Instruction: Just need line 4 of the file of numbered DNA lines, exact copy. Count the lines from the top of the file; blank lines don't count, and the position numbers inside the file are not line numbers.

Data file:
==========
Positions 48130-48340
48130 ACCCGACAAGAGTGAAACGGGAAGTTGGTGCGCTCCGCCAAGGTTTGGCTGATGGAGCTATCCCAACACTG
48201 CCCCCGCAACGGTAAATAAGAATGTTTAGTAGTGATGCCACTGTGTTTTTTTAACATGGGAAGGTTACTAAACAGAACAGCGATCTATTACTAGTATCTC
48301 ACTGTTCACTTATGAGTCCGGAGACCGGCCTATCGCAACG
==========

48301 ACTGTTCACTTATGAGTCCGGAGACCGGCCTATCGCAACG